Honestly, I’ve not done well here since I’ve not yet gotten a second monograph. In terms of publishing most of my energy has been on edited volumes and articles. At the same time, throughout my career I’ve had a heavy teaching load and significant administrative duties.
I do try to overlap projects when possible. If you are presenting somewhere, make it align with your current major work.
Don’t spend much time on book reviews, unless it is a serious critical review. Hiring committees are more interested in one serious article than ten book reviews. If you are doing reviews, only do them on books directly related to your current work or on books that you know will be relevant to you at some point.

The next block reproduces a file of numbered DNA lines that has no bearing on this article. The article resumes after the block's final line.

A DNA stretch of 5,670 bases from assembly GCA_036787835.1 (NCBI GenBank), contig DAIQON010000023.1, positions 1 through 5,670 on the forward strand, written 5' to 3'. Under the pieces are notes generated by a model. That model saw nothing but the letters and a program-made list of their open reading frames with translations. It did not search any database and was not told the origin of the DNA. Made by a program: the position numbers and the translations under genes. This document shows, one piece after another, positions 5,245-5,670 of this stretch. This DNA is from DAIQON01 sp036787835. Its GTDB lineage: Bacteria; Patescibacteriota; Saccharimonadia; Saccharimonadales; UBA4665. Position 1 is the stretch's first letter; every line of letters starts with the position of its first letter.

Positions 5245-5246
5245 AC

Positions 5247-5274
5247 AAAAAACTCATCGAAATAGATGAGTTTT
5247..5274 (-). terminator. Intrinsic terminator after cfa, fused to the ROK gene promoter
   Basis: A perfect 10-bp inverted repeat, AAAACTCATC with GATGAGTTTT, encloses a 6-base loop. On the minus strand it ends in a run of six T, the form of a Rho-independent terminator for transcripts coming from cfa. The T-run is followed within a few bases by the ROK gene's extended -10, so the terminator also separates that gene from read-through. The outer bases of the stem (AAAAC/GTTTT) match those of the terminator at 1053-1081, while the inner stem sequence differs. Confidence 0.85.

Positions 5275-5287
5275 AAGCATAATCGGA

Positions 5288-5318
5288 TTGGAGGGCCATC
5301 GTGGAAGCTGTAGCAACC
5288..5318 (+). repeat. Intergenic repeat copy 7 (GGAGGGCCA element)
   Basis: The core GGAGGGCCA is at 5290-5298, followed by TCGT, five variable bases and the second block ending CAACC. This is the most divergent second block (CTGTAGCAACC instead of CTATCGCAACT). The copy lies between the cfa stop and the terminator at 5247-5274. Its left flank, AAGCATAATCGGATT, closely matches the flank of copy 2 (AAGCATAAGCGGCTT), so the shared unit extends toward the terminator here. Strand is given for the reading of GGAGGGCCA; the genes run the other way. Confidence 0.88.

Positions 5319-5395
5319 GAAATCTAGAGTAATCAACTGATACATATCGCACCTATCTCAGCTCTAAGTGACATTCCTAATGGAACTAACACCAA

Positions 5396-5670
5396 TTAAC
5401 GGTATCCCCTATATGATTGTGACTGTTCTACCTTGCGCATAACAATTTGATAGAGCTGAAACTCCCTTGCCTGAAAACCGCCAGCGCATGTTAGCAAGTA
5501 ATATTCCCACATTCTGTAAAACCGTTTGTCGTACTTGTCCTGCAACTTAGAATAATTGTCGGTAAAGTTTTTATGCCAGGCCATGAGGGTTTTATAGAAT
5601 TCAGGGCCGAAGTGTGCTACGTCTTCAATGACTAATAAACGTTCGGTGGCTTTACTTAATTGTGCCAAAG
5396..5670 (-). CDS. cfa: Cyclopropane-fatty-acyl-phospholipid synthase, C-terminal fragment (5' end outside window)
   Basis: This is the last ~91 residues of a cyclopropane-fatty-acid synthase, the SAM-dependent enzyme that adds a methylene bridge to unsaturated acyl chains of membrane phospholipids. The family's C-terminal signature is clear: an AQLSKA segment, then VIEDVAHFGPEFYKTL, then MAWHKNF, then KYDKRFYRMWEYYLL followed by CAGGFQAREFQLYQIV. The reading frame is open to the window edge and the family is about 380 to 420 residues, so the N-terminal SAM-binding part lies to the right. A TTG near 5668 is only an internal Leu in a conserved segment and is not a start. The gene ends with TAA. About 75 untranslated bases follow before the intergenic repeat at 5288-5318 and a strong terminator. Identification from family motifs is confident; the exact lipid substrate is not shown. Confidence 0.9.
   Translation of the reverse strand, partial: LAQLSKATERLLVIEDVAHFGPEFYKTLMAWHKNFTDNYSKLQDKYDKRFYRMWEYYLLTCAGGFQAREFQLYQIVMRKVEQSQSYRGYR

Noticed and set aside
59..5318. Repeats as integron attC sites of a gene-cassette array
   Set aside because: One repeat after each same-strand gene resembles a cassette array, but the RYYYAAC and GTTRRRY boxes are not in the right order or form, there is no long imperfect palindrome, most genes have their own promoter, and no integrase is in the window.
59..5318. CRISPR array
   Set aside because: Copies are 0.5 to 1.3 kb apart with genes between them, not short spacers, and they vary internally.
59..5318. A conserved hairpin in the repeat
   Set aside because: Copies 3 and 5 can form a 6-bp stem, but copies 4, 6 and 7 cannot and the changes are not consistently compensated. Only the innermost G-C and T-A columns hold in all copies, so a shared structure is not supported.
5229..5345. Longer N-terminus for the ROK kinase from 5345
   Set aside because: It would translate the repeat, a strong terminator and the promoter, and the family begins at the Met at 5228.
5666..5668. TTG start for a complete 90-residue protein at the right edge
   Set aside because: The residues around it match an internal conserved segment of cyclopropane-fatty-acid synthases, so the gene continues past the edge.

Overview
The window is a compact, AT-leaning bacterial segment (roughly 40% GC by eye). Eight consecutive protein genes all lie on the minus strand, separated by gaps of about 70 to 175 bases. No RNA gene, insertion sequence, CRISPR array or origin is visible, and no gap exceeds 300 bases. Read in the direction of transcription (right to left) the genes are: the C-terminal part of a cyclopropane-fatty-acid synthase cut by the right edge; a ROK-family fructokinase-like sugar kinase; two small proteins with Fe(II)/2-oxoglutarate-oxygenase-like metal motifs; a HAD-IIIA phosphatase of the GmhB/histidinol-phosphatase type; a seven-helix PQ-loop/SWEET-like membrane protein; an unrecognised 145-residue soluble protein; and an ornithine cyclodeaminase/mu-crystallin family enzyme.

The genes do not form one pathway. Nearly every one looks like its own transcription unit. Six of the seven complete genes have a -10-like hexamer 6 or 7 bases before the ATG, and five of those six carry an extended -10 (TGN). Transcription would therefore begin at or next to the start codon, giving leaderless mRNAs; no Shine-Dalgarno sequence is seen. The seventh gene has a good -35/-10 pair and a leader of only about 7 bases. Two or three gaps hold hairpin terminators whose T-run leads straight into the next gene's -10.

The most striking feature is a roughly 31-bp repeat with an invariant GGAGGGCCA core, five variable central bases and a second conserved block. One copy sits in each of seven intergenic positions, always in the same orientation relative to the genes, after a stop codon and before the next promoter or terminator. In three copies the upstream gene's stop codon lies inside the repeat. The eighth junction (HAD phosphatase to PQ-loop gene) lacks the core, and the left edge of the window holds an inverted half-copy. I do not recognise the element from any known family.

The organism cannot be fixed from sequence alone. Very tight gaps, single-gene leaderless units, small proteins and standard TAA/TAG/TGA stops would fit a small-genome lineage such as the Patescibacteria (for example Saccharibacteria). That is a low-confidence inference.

When you’ve worked on multiple projects concurrently, what processes, principles, or practices have you used to be sure you’re making good progress on all fronts?
I try to coordinate projects with my teaching schedule. If I can teach on something I’m researching, then it saves me time and energy.
When I’m really busy with deadlines, I keep a schedule of due dates and set a schedule for when I want to have something completed.
I also try to get more than one publication out of a topic. For example I wrote several pieces on Pauline anthropology, one of which was put in Anthropology and New Testament Theology.
Do you divide your process between research and writing? If so, how?
The balance between research and writing is partially determined by how much I know about a topic.